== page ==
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The Little Book of Modern Verse

Part 3 out of 5

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You Pole with the child on your knee,
What dower bring you to the land of the free?
Hark! does she croon
That sad little tune
That Chopin once found on his Polish lea
And mounted in gold for you and for me?
Now a ragged young fiddler answers
In wild Czech melody
That Dvorak took whole from the dancers.
And the heavy faces bloom
In the wonderful Slavic way;
The little, dull eyes, the brows a-gloom,
Suddenly dawn like the day.
While, watching these folk and their mystery,
I forget that they're nothing worth;
That Bohemians, Slovaks, Croatians,
And men of all Slavic nations
Are "polacks" -- and "scum o' the earth".


Genoese boy of the level brow,
Lad of the lustrous, dreamy eyes
A-stare at Manhattan's pinnacles now
In the first sweet shock of a hushed surprise;
Within your far-rapt seer's eyes
I catch the glow of the wild surmise
That played on the Santa Maria's prow
In that still gray dawn,
Four centuries gone,
When a world from the wave began to rise.
Oh, it's hard to foretell what high emprise
Is the goal that gleams
When Italy's dreams
Spread wing and sweep into the skies.
Caesar dreamed him a world ruled well;
Dante dreamed Heaven out of Hell;
Angelo brought us there to dwell;
And you, are you of a different birth? --
You're only a "dago", -- and "scum o' the earth"!


Stay, are we doing you wrong
Calling you "scum o' the earth",
Man of the sorrow-bowed head,
Of the features tender yet strong, --
Man of the eyes full of wisdom and mystery
Mingled with patience and dread?
Have not I known you in history,
Sorrow-bowed head?
Were you the poet-king, worth
Treasures of Ophir unpriced?
Were you the prophet, perchance, whose art
Foretold how the rabble would mock
That shepherd of spirits, erelong,
Who should carry the lambs on his heart
And tenderly feed his flock?
Man -- lift that sorrow-bowed head.
Lo! 't is the face of the Christ!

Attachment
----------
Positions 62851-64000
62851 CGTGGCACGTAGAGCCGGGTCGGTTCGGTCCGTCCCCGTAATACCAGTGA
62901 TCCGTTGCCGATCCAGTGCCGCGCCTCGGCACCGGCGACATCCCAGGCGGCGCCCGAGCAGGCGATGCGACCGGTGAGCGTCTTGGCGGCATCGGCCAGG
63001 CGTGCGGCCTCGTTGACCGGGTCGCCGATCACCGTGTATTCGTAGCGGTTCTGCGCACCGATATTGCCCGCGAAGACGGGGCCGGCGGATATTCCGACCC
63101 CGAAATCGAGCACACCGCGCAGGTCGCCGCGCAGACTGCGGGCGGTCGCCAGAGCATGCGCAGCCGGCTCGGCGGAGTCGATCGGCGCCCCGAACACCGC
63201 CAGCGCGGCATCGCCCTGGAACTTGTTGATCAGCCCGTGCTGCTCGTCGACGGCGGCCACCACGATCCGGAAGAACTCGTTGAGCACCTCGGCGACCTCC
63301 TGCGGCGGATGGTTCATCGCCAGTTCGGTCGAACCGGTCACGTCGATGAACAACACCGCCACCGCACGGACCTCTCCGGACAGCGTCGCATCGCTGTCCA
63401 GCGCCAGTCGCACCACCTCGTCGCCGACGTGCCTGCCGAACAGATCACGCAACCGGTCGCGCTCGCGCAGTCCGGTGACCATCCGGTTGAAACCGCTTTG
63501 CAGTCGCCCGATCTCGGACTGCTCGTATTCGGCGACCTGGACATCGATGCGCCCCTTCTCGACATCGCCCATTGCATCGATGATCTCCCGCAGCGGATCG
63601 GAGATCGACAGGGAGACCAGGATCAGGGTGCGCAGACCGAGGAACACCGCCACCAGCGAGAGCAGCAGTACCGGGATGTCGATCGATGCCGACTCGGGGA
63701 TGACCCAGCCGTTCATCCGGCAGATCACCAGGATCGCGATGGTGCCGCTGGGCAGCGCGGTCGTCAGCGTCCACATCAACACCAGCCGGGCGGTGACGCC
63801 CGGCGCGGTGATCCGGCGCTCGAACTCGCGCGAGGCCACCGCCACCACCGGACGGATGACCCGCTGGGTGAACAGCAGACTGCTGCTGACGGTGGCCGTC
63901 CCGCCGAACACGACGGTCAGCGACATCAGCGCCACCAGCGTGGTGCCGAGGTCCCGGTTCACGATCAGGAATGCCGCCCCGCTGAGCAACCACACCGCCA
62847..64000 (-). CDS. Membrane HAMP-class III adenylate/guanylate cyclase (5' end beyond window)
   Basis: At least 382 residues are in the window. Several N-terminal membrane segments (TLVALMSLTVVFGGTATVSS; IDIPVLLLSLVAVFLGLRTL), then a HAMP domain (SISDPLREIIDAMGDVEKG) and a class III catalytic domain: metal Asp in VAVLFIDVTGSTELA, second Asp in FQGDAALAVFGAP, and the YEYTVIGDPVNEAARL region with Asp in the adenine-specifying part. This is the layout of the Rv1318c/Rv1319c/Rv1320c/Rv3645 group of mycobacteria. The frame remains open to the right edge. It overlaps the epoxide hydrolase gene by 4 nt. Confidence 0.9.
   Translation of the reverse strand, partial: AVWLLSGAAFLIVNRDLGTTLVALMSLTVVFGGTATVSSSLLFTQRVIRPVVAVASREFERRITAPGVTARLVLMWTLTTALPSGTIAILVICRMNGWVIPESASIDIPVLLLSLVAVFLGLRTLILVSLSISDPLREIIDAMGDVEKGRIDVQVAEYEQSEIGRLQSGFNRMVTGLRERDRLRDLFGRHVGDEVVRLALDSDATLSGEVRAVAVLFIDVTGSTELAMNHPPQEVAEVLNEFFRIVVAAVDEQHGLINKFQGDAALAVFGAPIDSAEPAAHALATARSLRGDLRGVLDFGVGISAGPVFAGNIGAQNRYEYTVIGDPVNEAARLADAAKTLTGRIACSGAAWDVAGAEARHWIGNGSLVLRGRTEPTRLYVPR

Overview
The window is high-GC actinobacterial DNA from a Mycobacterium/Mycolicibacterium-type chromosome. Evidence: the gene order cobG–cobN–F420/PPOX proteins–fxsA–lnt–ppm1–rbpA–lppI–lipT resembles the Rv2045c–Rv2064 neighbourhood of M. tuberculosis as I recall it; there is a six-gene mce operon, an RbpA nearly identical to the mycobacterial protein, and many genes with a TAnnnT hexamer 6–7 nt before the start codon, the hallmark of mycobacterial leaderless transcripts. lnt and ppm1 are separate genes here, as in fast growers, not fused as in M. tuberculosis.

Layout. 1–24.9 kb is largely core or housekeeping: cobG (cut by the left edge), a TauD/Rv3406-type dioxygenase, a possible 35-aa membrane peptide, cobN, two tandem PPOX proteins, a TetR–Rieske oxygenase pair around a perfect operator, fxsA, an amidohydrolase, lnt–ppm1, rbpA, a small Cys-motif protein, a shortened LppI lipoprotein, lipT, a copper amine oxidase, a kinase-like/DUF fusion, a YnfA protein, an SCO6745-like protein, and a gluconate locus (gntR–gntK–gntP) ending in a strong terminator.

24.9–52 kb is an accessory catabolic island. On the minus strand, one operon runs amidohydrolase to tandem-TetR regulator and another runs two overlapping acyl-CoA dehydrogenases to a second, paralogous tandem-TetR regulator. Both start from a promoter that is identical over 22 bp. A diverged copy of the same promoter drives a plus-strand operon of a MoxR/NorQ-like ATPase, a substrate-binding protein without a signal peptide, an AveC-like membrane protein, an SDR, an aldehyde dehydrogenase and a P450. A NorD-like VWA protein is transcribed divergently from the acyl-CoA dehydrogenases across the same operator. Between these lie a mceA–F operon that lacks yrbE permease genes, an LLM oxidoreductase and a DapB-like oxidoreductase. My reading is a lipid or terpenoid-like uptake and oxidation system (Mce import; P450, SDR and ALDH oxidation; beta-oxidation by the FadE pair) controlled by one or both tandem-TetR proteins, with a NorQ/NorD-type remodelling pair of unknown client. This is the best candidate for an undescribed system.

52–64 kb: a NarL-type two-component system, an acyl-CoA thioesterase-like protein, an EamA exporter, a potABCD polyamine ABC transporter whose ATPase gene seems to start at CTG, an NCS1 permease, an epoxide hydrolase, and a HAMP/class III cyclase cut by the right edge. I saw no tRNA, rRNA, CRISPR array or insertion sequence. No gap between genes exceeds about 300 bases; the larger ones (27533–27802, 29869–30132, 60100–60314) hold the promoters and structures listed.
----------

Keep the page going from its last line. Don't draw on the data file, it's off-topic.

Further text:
The vision dies at its birth.
You're merely a butt for our mirth.
You're a "sheeny" -- and therefore despised
And rejected as "scum o' the earth".


Countrymen, bend and invoke
Mercy for us blasphemers,
For that we spat on these marvelous folk,
Nations of darers and dreamers,
Scions of singers and seers,
Our peers, and more than our peers.
"Rabble and refuse", we name them
And "scum o' the earth", to shame them.
Mercy for us of the few, young years,
Of the culture so callow and crude,
Of the hands so grasping and rude,
The lips so ready for sneers
At the sons of our ancient more-than-peers.
Mercy for us who dare despise
Men in whose loins our Homer lies;
Mothers of men who shall bring to us
The glory of Titian, the grandeur of Huss;
Children in whose frail arms shall rest
Prophets and singers and saints of the West.

Newcomers all from the eastern seas,
Help us incarnate dreams like these.
Forget, and forgive, that we did you wrong.
Help us to father a nation, strong
In the comradeship of an equal birth,
In the wealth of the richest bloods of earth.

Da Boy from Rome. [Thomas Augustine Daly]

To-day ees com' from Eetaly
A boy ees leeve een Rome,
An' he ees stop an' speak weeth me --
I weesh he stay at home.

He stop an' say "Hallo," to me.
An' w'en he standin' dere
I smal da smal of Eetaly
Steell steeckin' een hees hair,
Dat com' weeth heem across da sea,
An' een da clo'es he wear.

Da peopla bomp heem een da street,
Da noise ees scare heem, too;
He ees so clumsy een da feet